An MIT study on the factors that contributed to the transmission of COVID-19 has gotten a lot of traction recently. Dominic Coletti, research intern at the John Locke Foundation, wrote a research brief this week examining the report and explaining what it could mean for North Carolina. Coletti writes:
A working paper published by MIT economist Jeffrey Harris argues that the subway was responsible for the outbreak in New York City…
North Carolina’s largest cities do not have extensive subway networks, but many do have well-developed systems of public transportation. How does the Harris hypothesis fare outside of New York City? Is there a consistent relationship between public transit ridership and COVID-19 cases in North Carolina cities?
Coletti examined seven metropolitan areas in North Carolina who report unlinked passenger trips (UPT) to the Federal Transit Administration to see if more public transportation trips had any connection to COVID-19 cases in North Carolina. Coletti writes:
The Research Triangle and the Charlotte area saw the most unlinked passenger trips (2,062,569 and 1,948,906, respectively) and the most COVID cases (1,413 and 1,494, respectively), while Hickory saw the fewest of both (8,249 and 54).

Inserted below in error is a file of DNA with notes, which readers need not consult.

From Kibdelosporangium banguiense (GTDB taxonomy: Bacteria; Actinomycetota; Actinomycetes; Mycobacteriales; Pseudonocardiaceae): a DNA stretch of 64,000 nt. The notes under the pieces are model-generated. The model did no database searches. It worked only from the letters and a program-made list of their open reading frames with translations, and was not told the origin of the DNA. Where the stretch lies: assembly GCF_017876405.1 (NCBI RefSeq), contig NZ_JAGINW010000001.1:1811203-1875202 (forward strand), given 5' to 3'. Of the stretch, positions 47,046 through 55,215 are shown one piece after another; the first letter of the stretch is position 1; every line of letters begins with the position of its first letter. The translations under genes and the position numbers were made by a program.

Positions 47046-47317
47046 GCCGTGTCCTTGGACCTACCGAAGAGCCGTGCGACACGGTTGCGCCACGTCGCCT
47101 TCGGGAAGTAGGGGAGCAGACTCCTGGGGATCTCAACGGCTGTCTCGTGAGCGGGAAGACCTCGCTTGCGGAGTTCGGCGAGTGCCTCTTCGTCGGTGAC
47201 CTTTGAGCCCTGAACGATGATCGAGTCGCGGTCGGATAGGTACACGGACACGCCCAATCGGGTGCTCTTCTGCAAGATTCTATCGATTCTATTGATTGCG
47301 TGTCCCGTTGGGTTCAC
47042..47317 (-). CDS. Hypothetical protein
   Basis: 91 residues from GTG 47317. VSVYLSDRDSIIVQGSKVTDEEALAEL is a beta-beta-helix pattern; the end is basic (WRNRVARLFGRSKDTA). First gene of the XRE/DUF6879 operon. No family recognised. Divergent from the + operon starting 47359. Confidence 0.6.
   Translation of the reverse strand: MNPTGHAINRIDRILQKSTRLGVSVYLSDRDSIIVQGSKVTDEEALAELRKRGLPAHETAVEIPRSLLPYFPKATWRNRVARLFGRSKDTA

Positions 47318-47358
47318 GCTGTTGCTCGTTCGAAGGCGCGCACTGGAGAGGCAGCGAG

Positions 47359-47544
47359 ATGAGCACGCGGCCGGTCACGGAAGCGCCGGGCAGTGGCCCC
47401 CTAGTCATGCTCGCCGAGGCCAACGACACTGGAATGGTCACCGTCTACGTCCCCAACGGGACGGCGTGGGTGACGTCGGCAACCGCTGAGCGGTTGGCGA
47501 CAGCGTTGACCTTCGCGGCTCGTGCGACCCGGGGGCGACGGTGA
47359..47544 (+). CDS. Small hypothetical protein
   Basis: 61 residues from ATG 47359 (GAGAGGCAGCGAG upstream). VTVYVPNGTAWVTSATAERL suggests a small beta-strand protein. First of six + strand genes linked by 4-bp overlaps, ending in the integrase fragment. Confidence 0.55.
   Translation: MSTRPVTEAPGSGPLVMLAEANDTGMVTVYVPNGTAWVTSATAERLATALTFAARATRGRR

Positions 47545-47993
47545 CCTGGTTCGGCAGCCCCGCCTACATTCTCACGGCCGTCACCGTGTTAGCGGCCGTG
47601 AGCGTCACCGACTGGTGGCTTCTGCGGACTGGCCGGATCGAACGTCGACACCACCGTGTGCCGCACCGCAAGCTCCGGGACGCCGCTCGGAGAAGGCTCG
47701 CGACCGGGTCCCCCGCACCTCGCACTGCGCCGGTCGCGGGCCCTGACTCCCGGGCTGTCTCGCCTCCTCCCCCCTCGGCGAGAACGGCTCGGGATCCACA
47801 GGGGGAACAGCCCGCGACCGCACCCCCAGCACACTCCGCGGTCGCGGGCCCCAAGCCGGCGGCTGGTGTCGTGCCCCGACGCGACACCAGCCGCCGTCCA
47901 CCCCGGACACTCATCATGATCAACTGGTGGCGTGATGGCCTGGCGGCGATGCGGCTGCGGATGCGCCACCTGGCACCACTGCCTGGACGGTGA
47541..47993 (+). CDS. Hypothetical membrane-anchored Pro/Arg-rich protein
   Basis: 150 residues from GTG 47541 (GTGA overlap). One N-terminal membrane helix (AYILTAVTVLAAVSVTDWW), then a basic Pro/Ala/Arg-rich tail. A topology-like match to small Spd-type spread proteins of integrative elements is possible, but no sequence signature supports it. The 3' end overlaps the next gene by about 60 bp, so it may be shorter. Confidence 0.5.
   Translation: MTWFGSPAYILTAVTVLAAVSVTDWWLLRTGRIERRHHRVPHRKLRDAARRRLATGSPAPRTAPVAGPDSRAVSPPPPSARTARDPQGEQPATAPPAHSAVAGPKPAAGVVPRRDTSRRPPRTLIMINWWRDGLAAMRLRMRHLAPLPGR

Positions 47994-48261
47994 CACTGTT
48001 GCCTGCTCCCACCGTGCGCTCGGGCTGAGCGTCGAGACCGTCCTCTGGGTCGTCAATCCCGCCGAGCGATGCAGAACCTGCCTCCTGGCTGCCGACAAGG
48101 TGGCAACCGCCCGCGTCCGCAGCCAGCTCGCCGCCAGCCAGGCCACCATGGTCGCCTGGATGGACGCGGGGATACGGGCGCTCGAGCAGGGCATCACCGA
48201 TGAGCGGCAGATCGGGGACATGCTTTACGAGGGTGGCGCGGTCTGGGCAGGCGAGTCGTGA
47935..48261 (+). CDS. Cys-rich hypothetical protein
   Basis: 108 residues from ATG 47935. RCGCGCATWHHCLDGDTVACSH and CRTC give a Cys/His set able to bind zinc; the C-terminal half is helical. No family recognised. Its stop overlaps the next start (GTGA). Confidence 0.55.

This trend holds with one notable exception: the Triad. Greensboro, High Point, and Winston-Salem have disproportionately low public transit ridership for their size (44,224). However, the COVID-19 cases there (648), while fewer than would be expected for the region’s population, are significantly higher than the expected value based on their transit ridership.
This research suggests the relationship between public transportation and coronavirus in North Carolina is no smoking gun. As Coletti puts it:
Cities with a higher public transit ridership likely will have higher infection rates, but it’s not known if public transportation use is the cause of transmission. For example, land use patterns and population density may create both a higher risk for COVID-19 and high public transit ridership…
Is there a relationship between public transit ridership and coronavirus-related deaths in a given city? Infections do not correlate to the number of deaths, so the answer appears to be no. Other factors may actually predict mortality rate, most likely indicators of the city’s overall health.